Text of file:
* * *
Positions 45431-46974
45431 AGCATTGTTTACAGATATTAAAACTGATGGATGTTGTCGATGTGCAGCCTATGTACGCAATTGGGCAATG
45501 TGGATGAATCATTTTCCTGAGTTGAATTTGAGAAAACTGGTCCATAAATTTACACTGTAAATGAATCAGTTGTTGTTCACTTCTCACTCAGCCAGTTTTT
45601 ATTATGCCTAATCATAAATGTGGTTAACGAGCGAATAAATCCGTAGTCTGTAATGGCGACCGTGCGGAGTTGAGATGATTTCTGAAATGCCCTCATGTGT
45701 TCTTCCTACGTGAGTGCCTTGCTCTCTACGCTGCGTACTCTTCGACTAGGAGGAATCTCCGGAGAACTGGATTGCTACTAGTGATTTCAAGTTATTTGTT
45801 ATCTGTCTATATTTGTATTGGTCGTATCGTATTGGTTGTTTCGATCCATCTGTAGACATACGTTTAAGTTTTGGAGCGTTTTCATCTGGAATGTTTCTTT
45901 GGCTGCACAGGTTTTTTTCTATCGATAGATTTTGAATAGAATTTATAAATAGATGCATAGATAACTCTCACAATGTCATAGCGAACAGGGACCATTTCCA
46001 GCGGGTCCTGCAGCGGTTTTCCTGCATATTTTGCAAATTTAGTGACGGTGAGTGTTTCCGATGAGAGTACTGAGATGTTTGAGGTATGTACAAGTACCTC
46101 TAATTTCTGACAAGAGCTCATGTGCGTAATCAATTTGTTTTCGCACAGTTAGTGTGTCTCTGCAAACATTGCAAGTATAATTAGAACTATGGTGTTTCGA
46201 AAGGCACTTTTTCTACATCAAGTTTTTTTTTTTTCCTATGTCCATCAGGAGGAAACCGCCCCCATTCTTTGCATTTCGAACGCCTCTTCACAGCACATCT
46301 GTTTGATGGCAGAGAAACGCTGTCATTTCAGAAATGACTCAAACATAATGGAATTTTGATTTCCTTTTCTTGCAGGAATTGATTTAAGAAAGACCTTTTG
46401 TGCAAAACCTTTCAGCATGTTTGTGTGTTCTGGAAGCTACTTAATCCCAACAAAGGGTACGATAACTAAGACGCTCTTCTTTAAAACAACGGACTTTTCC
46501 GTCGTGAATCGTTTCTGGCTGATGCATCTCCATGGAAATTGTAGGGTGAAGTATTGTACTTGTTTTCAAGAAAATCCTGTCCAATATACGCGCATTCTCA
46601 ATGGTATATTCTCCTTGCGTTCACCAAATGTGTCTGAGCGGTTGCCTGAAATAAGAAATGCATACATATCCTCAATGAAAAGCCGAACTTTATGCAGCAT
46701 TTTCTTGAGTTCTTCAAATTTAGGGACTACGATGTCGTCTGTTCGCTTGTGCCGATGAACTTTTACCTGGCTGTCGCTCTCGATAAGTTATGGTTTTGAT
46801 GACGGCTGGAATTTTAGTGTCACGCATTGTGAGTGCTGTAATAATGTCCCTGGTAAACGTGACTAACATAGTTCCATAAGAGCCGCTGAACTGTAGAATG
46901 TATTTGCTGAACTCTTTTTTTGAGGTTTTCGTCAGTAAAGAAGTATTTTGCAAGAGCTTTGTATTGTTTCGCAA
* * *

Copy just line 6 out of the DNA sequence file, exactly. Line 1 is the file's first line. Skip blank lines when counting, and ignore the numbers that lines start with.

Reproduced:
45801 ATCTGTCTATATTTGTATTGGTCGTATCGTATTGGTTGTTTCGATCCATCTGTAGACATACGTTTAAGTTTTGGAGCGTTTTCATCTGGAATGTTTCTTT